Introduction: Simple and Strong Leather Lead / Leash
This is a simple, high quality leash that you cam make yourself in less than an hour! it's made from Latigo leather, which is heavily oiled, and built to take a beating!
Step 1: What You'll Need:
-5/8" latigo strap. This will run about $10 to $15 (you can get this at a leather shop like Tandy Leather factory. Colors are typically black or burgundy.)
-1/4" Chicago screws (3-4 bucks at Tandy)
-bolt clip swivel ($2 at lowes)
-Hole Punch ($5 at Harbor Freight)
-box cutter or knife
OPTIONAL for a finished edge:
-Saddle soap (a brick at any feed store will cost about $10 and wil last you for a long, long time.)
-edge beveler size 2 ($10 - $20 depending on the tool quality)
-sponge and water
Step 2: Cut and Bevel
Cut the leather to your desired length. add a foot to that length to account for the handle and clip end. (cut 6ft. for a 5ft.)
What is beveling, and why do I need to do it?
Beveling is the process of rounding off the edge of a piece of leather. This is done to give the edge a finished appearance . It is unnecessary, but boy does it make a difference! beveled edges ALWAYS look so much better than raw edges. Bevelers come in different sizes; 2, 3, 4, etc. the larger the size, the more leather is removed per pass. I use a size 2 because there is less room for error. you can always remove more leather from an edge, but you can't put it back.
Push your beveler along every edge to round them off.
Step 3: Wet, Soap, and Burnish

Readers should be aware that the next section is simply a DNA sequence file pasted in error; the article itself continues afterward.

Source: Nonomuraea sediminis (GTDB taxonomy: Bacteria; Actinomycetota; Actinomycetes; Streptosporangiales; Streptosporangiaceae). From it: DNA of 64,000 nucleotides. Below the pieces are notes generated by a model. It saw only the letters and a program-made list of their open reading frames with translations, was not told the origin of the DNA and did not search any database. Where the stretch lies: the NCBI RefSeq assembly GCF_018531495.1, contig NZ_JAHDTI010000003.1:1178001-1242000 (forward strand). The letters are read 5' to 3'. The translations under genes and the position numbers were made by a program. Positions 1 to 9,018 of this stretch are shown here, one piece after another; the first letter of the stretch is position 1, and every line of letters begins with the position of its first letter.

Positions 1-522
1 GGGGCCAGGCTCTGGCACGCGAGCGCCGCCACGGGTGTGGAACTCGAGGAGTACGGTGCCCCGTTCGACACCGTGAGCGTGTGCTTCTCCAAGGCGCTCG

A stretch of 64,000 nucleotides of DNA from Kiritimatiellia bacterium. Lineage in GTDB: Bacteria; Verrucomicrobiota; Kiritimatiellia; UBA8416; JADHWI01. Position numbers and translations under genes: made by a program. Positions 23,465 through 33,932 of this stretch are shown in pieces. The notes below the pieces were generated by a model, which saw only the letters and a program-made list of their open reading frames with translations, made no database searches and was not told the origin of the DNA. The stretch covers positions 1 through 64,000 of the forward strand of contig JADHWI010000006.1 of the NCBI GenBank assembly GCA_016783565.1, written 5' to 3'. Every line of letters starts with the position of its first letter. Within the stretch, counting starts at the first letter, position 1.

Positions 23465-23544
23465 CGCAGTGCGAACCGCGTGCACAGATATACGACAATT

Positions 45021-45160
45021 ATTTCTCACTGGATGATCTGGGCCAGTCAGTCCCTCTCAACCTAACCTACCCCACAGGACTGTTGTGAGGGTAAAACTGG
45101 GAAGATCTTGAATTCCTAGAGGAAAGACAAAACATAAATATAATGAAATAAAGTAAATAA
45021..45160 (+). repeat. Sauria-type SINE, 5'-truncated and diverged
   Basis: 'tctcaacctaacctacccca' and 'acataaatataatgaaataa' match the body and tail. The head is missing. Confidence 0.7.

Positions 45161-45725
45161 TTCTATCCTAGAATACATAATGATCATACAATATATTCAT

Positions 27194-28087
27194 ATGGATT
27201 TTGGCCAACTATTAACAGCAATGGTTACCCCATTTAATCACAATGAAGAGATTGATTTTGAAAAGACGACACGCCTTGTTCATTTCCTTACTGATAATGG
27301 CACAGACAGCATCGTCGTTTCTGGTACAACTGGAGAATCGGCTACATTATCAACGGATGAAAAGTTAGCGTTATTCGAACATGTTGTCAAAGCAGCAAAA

Use the sponge to get your edges wet, then run your saddle soap along the edge while it's still wet. Dont be skimpy with the soap. Use a liberal amount until the edges are heavily coated. This helps to press all the little fibers together.
Next, burnish the edges by running the leather through a piece of paper bag. squeeze tightly against the edges as you pull the leather through and over the bag in your hand. Do this several times until the edges are pressed down and smooth as glass.
Step 4: Punch and Screw.
Fold one end of the leather over your hand to ensure that handle is adjusted to you. place your finger down where the leather meets to hold the spot. Use your hole punch to punch a hole for the Chicago Screw. Use a screwdriver to fasten it. Add the other Chicago Screw to the other end to attach the clip.
I prefer to use Chicago Screws in most of my projects because unlike rivets, these will never snap on you. They make for a more durable, and higher quality product.
Step 5: Admire
Admire your handy work, and take Fido out for a walk!